“It would be irresponsible to begin a caregivers’ initiative now with temporary funding, knowing that the state would likely be forced to abandon participants a year from now,” she said.

Lt. Gov. Glenn McConnell, R-Charleston, who heads the state’s Office on Aging, said Haley’s veto is “based on a lack of understanding.” He said if caregivers don’t get a break once in a while, they will burn out and send their loved ones to nursing homes that taxpayers will have to pay for through the state’s more costly Medicaid program.

“These are not free-loaders looking for handouts, these are hard-working South Carolinians looking for a helping hand,” McConnell said. “I’m not any free-spending liberal. I believe in extending a helping hand and helping people help themselves. And that’s what this is about.”

As she has in previous years, Haley again vetoed state spending — $2.3 million this year — on mostly private health care charities, including:

• $1.5 million for the Best Chance Network, which provides free breast cancer screenings, and the Colon Cancer Prevention Network

• $350,000 for HIV prevention

• $100,000 for S.C. Bleeding Disorders Premium Assistance Programs

• $100,000 for a nurse-family partnership

• $100,000 for the Donate Life S.C. Organ Donor Registry

• $100,000 for the James R. Clark Sickle Cell Foundation

“Each of the organizations ... serves a laudable purpose; the stories of those affected by these diseases tug at our heartstrings,” Haley said in her veto message. “At the same time, how do we decide to distribute funds to fight colon cancer, but not breast cancer? ... Many of us support Habitat for Humanity, Harvest Hope or the American Red Cross, and yet none of those worthy organizations receives an earmark in this year’s budget.”

Haley also vetoed $11.4 million from the state’s $112.7 million capital-reserve fund for projects, including a $1.5 million cadet-accountability system at The Citadel — a computer program that tracks students’ progress — and $300,000 for a computer science program at the University of Charleston.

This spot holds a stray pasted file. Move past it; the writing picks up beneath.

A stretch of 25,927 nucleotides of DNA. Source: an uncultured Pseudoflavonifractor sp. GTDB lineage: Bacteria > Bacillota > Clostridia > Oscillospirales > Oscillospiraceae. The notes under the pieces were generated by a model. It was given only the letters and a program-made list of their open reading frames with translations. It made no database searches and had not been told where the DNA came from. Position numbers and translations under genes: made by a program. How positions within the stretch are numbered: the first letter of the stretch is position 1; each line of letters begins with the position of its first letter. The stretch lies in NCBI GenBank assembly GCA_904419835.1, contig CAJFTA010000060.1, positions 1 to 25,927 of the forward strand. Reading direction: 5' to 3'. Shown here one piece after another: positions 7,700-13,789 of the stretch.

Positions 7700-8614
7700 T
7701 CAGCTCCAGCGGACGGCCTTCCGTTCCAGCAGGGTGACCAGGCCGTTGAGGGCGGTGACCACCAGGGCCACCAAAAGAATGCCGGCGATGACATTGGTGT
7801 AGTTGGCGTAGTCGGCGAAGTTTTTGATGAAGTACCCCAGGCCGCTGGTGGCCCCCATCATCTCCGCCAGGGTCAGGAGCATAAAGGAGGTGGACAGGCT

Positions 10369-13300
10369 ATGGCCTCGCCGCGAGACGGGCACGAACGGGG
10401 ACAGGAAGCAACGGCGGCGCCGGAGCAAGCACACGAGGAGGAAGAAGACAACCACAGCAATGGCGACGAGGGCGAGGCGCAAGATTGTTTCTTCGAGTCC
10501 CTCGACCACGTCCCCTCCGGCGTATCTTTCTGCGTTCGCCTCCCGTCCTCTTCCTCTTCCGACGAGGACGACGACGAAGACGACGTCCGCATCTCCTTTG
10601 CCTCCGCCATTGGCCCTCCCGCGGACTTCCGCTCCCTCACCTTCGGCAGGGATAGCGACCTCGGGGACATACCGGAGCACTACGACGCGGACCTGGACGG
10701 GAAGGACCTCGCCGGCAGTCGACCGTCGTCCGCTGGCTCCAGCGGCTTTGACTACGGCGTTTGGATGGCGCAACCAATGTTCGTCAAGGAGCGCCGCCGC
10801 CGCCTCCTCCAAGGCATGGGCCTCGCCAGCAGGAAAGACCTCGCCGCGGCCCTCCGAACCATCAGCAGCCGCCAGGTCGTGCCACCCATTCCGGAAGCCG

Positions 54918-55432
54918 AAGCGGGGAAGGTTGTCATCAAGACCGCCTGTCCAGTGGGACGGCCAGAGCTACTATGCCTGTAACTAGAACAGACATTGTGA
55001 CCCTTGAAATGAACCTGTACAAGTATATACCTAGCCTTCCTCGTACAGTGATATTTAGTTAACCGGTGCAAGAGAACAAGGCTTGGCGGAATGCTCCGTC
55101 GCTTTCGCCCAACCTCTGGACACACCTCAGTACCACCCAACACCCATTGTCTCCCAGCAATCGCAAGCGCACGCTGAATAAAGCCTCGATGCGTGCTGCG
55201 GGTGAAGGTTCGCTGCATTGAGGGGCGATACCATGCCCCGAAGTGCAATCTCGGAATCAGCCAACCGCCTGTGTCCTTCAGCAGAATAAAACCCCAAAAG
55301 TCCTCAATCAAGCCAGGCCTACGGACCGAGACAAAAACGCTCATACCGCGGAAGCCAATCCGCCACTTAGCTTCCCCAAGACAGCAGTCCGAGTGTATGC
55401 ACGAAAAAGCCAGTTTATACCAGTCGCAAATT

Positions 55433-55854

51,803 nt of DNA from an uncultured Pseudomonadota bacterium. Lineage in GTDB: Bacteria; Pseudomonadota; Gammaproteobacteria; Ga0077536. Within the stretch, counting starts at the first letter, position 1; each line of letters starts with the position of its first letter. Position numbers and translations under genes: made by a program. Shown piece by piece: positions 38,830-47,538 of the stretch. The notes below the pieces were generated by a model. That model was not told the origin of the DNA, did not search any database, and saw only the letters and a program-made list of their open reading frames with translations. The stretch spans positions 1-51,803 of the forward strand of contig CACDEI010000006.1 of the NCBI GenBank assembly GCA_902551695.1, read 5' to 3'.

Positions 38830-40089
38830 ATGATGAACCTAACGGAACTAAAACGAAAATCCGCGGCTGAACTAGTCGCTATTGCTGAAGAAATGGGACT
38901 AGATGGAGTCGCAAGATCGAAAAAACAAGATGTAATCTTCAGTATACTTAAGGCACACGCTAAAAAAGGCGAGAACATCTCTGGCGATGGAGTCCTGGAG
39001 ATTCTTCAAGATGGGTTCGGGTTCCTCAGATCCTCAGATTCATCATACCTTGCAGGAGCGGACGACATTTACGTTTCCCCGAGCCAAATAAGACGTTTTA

Haley’s budget vetoes

Q. What did Gov. Nikki Haley veto?

A. 81 line items in the state’s $22.8 billion spending plan, set to begin July 1.

Q. How much money did she veto?

A. About $94 million.

Q. What did her vetoes focus on?

A. Haley continued to target what she calls irresponsible budgeting by cutting one-time money used for recurring expenses. She also cut projects that she says state agencies did not ask for, including $150,000 for the Transportation Department to build a boat ramp and $200,000 to buy equipment at the Benjamin Mays Historical Preservation site.

Q. What did she not veto?

A. A $26 million expansion of the state’s 4-year-old kindergarten program and up to $8 million in tax deductions for scholarships so disabled students can attend private schools.


The veto messages

See Haley’s news conference about her vetoes below these documents

General appropriations vetos

Capital Reserve Fund vetoes

Video: Haley’s veto news conference (afternoon of June 25)

Reach Beam at (803) 386-7038.